The exceptions to the trend are dwindling. So far, the Smiths have resisted a big-bucks rapprochement, with Morrissey steadfast in his contention that it will never happen. Ditto for a victory lap from indie-rock favorites Hüsker Dü, with Bob Mould in no mood to commingle assets with Grant Hart. But Plant is the most notable hold-out of all.

The singer has his reasons, which he has rephrased countless times over the decades, turning many of his responses into punch lines: “It would be like sleeping with your ex-wife again without having sex.” Engage Plant more deeply on the subject of what it means to play music, and he’ll tell you it’s all about discovery, new challenges. He sees a Zeppelin reunion as a nostalgia piece “fired by youth and a different kind of exuberance,” as he once said.

Part of his response suggests that it would be difficult to do anything Zep-related on his terms; that is, to create and perform new music rather than rely on rehashing the past. Even if Plant, Page and Jones reunited to make a new album, would fans want to hear them play it in concert at the expense of Whole Lotta Love and Stairway to Heaven? And if the band was somehow persuaded to crank up the ‘70s jukebox, could Plant hit those high notes and conjure the bravado of the bare-chested “golden god”?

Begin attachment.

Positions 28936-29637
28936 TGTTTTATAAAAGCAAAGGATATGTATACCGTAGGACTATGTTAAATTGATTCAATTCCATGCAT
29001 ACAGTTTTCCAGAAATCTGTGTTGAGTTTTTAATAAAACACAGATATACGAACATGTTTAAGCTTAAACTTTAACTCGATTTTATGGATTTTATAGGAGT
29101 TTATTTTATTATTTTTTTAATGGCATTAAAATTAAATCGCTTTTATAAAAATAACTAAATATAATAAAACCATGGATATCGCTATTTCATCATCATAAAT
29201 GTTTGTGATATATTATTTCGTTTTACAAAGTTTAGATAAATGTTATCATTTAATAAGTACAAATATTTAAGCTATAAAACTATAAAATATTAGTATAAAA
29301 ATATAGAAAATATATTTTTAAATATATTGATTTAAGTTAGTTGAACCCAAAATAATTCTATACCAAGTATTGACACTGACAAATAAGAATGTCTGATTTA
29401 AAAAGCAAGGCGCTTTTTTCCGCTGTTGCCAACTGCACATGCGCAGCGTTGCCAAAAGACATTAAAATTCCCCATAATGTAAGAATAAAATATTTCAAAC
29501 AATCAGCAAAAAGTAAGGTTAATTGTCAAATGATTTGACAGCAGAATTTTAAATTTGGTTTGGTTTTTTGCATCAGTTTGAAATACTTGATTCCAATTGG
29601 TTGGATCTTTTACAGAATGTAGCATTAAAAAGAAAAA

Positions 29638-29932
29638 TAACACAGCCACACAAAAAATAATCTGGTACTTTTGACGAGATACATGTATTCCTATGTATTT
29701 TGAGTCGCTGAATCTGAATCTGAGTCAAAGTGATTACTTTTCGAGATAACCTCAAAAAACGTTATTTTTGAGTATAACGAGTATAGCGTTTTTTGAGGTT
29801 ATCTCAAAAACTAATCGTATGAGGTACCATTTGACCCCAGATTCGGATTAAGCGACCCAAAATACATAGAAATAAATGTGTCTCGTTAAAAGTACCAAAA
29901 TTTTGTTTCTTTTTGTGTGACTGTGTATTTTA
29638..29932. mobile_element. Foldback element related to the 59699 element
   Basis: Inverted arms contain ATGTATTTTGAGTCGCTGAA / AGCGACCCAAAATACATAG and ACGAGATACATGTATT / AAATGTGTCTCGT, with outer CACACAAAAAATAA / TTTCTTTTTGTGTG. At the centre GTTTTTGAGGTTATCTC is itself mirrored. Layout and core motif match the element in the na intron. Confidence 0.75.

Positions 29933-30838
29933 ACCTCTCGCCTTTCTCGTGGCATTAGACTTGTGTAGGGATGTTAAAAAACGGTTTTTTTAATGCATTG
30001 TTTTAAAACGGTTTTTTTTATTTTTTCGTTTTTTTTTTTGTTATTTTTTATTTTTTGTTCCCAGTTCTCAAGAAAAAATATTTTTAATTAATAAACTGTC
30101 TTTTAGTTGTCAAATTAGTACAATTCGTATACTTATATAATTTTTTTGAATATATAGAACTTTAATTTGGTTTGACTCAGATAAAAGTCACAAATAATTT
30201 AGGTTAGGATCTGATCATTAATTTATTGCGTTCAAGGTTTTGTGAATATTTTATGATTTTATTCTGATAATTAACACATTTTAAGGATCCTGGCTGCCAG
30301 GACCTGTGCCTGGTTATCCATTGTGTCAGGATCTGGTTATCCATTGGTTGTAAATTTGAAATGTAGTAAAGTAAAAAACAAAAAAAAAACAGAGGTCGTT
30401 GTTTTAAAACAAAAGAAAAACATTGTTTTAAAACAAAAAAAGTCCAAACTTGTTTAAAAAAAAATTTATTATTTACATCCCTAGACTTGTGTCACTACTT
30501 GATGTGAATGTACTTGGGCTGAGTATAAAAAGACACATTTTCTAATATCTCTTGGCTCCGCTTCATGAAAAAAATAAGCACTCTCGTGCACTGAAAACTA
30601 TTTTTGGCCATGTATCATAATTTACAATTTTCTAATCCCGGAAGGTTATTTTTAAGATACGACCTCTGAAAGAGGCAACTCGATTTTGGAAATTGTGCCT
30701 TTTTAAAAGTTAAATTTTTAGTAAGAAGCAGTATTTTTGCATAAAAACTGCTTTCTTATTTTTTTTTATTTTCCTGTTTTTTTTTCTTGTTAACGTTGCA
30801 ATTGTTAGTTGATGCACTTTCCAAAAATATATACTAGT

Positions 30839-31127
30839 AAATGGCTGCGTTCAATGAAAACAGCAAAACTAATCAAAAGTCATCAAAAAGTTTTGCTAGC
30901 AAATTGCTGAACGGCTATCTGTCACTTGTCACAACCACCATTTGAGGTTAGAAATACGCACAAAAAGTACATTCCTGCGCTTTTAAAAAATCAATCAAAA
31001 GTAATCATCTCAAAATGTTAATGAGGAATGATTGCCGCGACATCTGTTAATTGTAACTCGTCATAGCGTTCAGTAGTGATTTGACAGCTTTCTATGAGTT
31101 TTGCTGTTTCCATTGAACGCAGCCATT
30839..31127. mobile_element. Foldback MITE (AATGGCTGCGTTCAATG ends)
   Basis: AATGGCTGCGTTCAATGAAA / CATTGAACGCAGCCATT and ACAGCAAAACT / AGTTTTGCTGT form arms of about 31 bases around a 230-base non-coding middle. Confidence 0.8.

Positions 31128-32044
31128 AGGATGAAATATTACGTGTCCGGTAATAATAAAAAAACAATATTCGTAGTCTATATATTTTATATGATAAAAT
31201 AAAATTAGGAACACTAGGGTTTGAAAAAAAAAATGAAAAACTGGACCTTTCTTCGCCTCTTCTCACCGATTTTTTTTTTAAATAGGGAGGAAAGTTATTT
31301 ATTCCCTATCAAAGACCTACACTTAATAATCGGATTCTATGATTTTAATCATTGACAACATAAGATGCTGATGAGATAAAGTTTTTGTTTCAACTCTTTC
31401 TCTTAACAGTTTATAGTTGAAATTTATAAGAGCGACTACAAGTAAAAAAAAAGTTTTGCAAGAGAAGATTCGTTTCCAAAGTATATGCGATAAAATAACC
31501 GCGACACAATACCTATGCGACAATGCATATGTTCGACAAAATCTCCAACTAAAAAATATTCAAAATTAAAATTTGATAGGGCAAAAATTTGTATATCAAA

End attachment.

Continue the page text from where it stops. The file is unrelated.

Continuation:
Reinventing the past

Plant certainly has his doubts. Call it integrity, common sense or just plain old distaste for reliving the past, the singer is that rare ‘70s superstar whose second act is as artistically rewarding – if not as financially lucrative – as his first. Even when he performs Zeppelin songs these days in concert, it’s with a twist, taking the music back not only to its roots in Mississippi Delta blues, but to the shores of West Africa. At a recent show in Grant Park on Chicago’s lakefront, Plant and his genre-bending band, the Sensational Space Shifters, refashioned Whole Lotta Love around a droning, one-string African fiddle rather than an electric guitar. A trance-inducing mix of keyboards and stringed instruments supplanted the flying metal shards of another Zep warhorse, Black Dog. Plant wasn’t trying to shout so much as snake through the songs, darting and diving between the syncopated beats and finding melody lines inside the band’s shadowy interplay.

With his greying hair tied up in a Miami Vice-style bun, he looked like he was having a blast, shimmying as the Space Shifters reshaped time. His fans – who have been trained to expect the unexpected from him – danced. The 64-year-old singer smiled devilishly and thanked the audience for indulging him “an evening of soft rock.” He poked fun at the days when he wrote lyrics filled with “mad hobbits and Vikings“.

How much did Plant get paid to have all that fun? According to city records, $125,000 (£82,400)– a tenth of what he might have hauled in had he been performing with Jimmy Page and John Paul Jones. Sure, Plant doesn’t need the money. But it appears he needs Led Zeppelin even less.   

Greg Kot is the music critic at the Chicago Tribune. His work can be found here